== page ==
Sun Burn Response in Whales Can Give Clues to Anti Ageing in Humans: Research
Researchers from the Newcastle University, UK revealed that the way whales reacted to sunlight explained about the ageing process of humans.
Researchers from the Newcastle University, UK revealed in the month of August 2013 that the way whales reacted to sunlight explained about the ageing process of humans. Some of the whale species reacted to the sunlight by getting darker in UV exposure, a process which is similar to the way humans tan. Other whales have the capability of protecting themselves from getting tanned by turning their genes on and off.
The research can help in the creation of new anti-ageing treatments in humans. For various years, the marine biologists in Mexico had noticed that a large number of whales in that region had skin which was sun-burnt because of exposure to UV light.
For conducting the research, the researchers took the skin samples from three diverse species of the whales. This was done over three years time period. The samples were collected during the annual spring migration when they had migrated to the sunnier waters of Gulf of California.
Research on the Blue Whales
The researchers found that the different species of whales reacted in a different way to the increase in sunlight. Blue Whales are biggest creatures that have lived on the Earth. They react to the Sun by enhancing quantity of pigment in the skin, in the same way like humans do. Therefore, the blue whales get tanned in a same way like the human beings do. It is this tan that gives them protection from the sun-burnt DNA.
Prof Mark Birch-Machin from Newcastle University explained that after being exposed to the ultra-violet rays of the Sun, not just the skin, but also the DNA in mitochondria can be damaged. The blue whales’ ability to tan when exposed to UV rays, might be connected to the historic migratory patterns because every year they move from high latitudes to lower ones that have higher amount of sunlight.
Research on the Sperm Whales
In yet another kind of species, the Sperm Whales, there is an altogether different kind of behaviour towards the Sun. The sperm whales have the ability to spend around six hours at a stretch on the ocean’s surface and have much higher exposure to the UV light. The sperm whales can thus be compared with the people who go for lobster approach. Therefore, the changes in their pigment do not help them a lot because the UV light becomes overpowering in the system.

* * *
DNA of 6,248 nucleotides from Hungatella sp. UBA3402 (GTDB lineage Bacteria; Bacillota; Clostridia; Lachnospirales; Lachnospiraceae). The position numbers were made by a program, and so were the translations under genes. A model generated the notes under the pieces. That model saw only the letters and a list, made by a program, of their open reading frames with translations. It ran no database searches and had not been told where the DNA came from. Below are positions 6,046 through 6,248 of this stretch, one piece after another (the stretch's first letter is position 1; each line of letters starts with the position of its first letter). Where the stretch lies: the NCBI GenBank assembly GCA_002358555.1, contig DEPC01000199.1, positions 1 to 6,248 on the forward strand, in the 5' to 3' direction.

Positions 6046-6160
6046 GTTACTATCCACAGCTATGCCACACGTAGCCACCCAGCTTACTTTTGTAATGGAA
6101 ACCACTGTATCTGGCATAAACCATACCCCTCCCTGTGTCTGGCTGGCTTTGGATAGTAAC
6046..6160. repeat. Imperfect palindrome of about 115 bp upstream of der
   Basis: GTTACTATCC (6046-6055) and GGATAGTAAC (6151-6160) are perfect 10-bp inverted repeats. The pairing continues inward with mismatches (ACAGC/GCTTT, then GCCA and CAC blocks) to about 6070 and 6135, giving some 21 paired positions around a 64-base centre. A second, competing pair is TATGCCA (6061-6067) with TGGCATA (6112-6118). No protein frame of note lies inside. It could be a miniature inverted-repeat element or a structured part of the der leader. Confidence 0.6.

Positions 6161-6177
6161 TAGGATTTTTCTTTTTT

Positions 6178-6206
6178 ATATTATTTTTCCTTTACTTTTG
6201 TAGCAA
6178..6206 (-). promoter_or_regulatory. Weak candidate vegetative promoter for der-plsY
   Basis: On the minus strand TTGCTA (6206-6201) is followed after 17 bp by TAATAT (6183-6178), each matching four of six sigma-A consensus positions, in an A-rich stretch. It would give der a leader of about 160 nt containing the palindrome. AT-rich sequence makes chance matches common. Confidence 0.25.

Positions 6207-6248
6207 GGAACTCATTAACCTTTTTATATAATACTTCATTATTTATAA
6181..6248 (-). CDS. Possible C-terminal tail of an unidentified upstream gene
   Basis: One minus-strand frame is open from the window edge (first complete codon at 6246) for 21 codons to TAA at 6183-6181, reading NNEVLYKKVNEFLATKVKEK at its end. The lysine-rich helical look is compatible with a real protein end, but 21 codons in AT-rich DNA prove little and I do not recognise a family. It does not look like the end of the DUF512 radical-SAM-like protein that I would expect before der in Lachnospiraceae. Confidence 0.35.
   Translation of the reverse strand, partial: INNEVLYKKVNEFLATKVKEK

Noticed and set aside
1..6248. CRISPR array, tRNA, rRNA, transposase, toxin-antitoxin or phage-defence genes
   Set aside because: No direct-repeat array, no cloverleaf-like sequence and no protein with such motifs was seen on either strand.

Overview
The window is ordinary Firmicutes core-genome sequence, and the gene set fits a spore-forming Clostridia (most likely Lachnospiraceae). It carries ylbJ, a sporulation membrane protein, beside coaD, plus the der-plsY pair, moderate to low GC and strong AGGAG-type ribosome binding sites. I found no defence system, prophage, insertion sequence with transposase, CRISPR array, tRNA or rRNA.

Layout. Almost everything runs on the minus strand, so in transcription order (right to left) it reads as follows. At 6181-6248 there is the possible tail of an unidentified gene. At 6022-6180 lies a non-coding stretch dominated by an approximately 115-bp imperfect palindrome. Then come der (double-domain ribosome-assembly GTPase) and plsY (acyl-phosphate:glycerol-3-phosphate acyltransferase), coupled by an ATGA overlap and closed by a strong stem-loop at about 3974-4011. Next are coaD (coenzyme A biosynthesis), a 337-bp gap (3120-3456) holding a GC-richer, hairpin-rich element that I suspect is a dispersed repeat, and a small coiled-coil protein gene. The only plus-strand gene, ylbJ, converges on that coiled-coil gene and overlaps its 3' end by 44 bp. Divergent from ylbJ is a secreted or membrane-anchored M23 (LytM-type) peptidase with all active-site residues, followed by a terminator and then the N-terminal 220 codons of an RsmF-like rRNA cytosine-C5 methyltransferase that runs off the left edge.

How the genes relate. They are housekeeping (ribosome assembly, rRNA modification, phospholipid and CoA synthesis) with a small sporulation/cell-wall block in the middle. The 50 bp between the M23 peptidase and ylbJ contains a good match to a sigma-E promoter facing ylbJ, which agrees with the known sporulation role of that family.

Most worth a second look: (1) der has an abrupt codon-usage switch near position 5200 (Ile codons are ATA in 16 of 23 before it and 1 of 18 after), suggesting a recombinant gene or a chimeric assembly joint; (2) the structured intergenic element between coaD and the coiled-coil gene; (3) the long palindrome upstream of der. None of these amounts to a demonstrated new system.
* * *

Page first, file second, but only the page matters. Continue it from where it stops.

Instead of the alterations to the pigment, the Sun can lead to stress response in genes of the sperm whales, which is again like the protective mechanism of humans against the sun damage. It is for the first time that the evidences of genotoxic pathways being activated in whales’ cells have been seen. It is absolutely similar to the damage response which is caused because of free radicals in human skin.
Research on the Fin Whales
The third kind of species is the Fin Whales on which research was conducted. The deeply pigmented animals were more resistant to the sun damage. They had lower prevalence of the sunburn lesions.
Conclusion of the research
The researchers, after conducting study on these three kinds of whale species explained that this could be helpful in finding the changes in genes as well as pigment. The whales can thus shed light on the process of ageing in the human beings.
The sun-burnt DNA in the whales was the same kind of sun-burnt DNA which was found in the humans and this was linked to the process of ageing. The study depicted the interaction of these systems which can be examined even more in the human research. It can thus be used for studying the anti-ageing process as well as skin cancer approaches. The research can prove to be beneficial to the pharmaceutical companies.
The researchers however explained that further work needed to be done in order to see whether sun burn in whales can lead to skin cancer. The researchers also wanted to know whether early warning system for animals can be developed or not.